Its Time to Replace Toxic Governance with Good Governance
13 Pages Posted: 3 Dec 2014
Date Written: December 2, 2014
The Australian financial system is exposed to the same toxic governance practices that caused the financial crisis in 2008. The US Government’s 2011 commission of inquiry into the crisis concluded that a “key cause” was “dramatic failures of corporate governance and risk management”. However, the Australian Prudential Regulatory Authority enforces US practices that become particularly toxic with Australia law. A shared source of toxicity arises from corporate constitutions providing directors with absolute power to corrupt themselves, their firm, and in the case of prudentially regulated institutions, the financial system and so the real economy. The solution is to amend constitutions to separate the power to govern from the power to manage while engaging with stakeholder constituencies to empower them to become co-regulators. A fundamental problem is that regulators, governance rating agencies and experts who formulate governance codes have not identified the objectives of good governance and so do not know where to head. Parliament is required to give direction. Good governance requires organizations to act ethically and fairly while minimizing harms, inequities, costs and risks on society by improving their self-governance. Self-governance is found in nature to allow creatures with little intelligence to reproduce in dynamic, complex unknowable environments. The paper describes how the laws of nature can be used to design the constitutions of organizations to follow the compelling success of simple creatures. The paper concludes that a Parliamentary inquiry is required to rectify the commitment by regulators, governance codes, and practitioners and their professional bodies to toxic governance.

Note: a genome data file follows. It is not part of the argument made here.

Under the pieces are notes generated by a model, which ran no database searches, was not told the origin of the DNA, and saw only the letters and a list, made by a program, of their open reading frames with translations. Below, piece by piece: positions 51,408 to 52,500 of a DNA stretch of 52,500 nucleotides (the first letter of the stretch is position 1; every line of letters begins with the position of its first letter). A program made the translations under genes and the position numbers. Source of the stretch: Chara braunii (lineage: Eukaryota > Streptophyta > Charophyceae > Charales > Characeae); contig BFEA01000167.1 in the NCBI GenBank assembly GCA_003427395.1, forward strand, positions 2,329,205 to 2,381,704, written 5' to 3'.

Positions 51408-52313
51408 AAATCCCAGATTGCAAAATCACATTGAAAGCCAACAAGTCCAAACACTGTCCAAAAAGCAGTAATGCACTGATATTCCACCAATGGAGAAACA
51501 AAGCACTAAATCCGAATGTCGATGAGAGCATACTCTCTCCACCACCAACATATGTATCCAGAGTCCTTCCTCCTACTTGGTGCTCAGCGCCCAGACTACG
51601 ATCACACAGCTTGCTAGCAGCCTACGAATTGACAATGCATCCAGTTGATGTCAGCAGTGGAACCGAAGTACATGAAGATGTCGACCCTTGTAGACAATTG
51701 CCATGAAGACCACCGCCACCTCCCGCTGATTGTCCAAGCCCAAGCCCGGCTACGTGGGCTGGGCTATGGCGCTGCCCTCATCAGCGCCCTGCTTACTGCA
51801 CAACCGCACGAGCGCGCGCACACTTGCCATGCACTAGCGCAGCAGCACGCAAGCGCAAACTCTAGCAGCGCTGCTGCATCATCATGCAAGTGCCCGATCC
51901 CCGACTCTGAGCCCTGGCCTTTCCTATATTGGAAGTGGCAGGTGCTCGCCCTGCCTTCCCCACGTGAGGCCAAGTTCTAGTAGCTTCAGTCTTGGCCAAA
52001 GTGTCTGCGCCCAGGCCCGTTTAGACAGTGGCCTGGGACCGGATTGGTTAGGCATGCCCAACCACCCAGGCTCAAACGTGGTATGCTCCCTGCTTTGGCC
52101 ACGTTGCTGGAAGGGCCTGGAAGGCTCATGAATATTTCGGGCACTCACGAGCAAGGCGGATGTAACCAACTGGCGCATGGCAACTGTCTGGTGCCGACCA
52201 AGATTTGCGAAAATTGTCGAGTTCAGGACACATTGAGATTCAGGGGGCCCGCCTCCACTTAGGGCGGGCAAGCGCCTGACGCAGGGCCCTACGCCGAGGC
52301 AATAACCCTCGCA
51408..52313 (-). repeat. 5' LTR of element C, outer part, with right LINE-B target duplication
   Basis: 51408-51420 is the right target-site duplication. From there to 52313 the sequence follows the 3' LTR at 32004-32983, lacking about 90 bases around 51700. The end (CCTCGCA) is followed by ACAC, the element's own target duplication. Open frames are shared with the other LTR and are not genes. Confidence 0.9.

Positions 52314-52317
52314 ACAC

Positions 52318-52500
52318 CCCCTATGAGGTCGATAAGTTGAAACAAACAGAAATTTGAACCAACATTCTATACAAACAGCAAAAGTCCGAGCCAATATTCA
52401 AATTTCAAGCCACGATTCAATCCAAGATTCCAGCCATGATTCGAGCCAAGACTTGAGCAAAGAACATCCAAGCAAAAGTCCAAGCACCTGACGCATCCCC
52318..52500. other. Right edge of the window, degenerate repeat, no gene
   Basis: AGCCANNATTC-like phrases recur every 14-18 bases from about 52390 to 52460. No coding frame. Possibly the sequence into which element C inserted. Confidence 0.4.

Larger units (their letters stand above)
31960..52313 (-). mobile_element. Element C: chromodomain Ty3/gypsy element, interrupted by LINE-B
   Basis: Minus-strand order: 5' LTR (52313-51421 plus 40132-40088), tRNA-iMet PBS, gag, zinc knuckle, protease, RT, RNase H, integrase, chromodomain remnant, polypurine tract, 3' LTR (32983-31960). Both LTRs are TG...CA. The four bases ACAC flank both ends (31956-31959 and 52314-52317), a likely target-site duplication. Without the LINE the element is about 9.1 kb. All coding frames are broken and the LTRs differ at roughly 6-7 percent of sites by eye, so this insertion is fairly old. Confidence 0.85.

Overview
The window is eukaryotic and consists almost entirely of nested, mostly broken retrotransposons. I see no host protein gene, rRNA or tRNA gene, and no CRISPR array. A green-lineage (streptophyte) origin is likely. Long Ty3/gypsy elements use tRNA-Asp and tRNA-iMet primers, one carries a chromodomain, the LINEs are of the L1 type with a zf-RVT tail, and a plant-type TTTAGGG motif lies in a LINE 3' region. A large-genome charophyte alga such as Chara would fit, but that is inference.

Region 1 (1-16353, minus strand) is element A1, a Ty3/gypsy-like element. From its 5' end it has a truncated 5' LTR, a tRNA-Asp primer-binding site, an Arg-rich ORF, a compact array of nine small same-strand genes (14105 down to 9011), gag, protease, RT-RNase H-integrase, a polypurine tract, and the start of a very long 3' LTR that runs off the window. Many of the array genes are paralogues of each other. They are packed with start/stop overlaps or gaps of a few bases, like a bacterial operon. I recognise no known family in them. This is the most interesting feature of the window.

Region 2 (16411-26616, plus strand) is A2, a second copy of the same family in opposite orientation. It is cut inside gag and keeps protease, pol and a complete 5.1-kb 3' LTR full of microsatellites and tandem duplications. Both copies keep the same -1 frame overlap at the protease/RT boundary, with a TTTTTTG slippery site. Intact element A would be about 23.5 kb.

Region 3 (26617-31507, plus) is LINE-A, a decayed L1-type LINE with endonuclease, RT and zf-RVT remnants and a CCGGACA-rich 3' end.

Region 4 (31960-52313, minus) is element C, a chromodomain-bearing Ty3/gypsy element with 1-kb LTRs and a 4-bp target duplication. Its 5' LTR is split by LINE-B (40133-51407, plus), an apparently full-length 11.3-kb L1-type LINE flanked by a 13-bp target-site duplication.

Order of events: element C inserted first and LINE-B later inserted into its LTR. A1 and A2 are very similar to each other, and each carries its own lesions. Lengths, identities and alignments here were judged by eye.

Keywords: Conflicts of interest, Co-regulation, Ethics, Science of Governance, Self-governance
JEL Classification: B41, D21, D22, D63, G30, K12, K22, K23, L14, L20, L50, M14
Suggested Citation: Suggested Citation